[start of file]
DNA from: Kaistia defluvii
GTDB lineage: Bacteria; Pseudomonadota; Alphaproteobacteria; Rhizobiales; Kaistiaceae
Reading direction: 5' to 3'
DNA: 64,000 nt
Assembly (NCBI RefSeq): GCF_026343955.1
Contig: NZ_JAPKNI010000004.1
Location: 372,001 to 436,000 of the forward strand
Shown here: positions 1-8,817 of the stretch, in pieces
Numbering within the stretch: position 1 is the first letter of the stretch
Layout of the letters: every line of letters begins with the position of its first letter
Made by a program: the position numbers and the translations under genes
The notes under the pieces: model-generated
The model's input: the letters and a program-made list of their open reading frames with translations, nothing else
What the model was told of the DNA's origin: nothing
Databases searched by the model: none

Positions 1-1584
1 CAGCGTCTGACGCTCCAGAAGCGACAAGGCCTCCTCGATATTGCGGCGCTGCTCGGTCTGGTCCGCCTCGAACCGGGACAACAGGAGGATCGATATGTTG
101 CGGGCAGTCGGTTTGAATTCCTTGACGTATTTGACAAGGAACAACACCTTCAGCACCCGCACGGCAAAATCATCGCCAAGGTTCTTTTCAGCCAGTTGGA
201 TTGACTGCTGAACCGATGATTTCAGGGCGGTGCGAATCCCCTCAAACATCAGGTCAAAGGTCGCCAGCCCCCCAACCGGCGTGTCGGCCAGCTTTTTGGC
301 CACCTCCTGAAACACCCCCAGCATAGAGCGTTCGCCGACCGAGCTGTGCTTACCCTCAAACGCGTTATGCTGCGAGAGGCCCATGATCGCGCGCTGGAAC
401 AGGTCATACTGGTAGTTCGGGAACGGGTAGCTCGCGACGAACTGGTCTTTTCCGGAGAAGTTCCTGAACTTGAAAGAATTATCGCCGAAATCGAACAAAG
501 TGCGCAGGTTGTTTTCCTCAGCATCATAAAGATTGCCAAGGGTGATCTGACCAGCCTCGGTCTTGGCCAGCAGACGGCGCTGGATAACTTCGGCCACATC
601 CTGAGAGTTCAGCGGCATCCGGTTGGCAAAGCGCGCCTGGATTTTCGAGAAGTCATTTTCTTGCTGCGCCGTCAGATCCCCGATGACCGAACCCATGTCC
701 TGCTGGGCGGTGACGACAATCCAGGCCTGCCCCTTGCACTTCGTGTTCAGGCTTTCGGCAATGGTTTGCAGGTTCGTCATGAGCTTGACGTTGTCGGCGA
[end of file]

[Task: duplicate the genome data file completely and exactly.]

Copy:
DNA from: Kaistia defluvii
GTDB lineage: Bacteria; Pseudomonadota; Alphaproteobacteria; Rhizobiales; Kaistiaceae
Reading direction: 5' to 3'
DNA: 64,000 nt
Assembly (NCBI RefSeq): GCF_026343955.1
Contig: NZ_JAPKNI010000004.1
Location: 372,001 to 436,000 of the forward strand
Shown here: positions 1-8,817 of the stretch, in pieces
Numbering within the stretch: position 1 is the first letter of the stretch
Layout of the letters: every line of letters begins with the position of its first letter
Made by a program: the position numbers and the translations under genes
The notes under the pieces: model-generated
The model's input: the letters and a program-made list of their open reading frames with translations, nothing else
What the model was told of the DNA's origin: nothing
Databases searched by the model: none

Positions 1-1584
1 CAGCGTCTGACGCTCCAGAAGCGACAAGGCCTCCTCGATATTGCGGCGCTGCTCGGTCTGGTCCGCCTCGAACCGGGACAACAGGAGGATCGATATGTTG
101 CGGGCAGTCGGTTTGAATTCCTTGACGTATTTGACAAGGAACAACACCTTCAGCACCCGCACGGCAAAATCATCGCCAAGGTTCTTTTCAGCCAGTTGGA
201 TTGACTGCTGAACCGATGATTTCAGGGCGGTGCGAATCCCCTCAAACATCAGGTCAAAGGTCGCCAGCCCCCCAACCGGCGTGTCGGCCAGCTTTTTGGC
301 CACCTCCTGAAACACCCCCAGCATAGAGCGTTCGCCGACCGAGCTGTGCTTACCCTCAAACGCGTTATGCTGCGAGAGGCCCATGATCGCGCGCTGGAAC
401 AGGTCATACTGGTAGTTCGGGAACGGGTAGCTCGCGACGAACTGGTCTTTTCCGGAGAAGTTCCTGAACTTGAAAGAATTATCGCCGAAATCGAACAAAG
501 TGCGCAGGTTGTTTTCCTCAGCATCATAAAGATTGCCAAGGGTGATCTGACCAGCCTCGGTCTTGGCCAGCAGACGGCGCTGGATAACTTCGGCCACATC
601 CTGAGAGTTCAGCGGCATCCGGTTGGCAAAGCGCGCCTGGATTTTCGAGAAGTCATTTTCTTGCTGCGCCGTCAGATCCCCGATGACCGAACCCATGTCC
701 TGCTGGGCGGTGACGACAATCCAGGCCTGCCCCTTGCACTTCGTGTTCAGGCTTTCGGCAATGGTTTGCAGGTTCGTCATGAGCTTGACGTTGTCGGCGA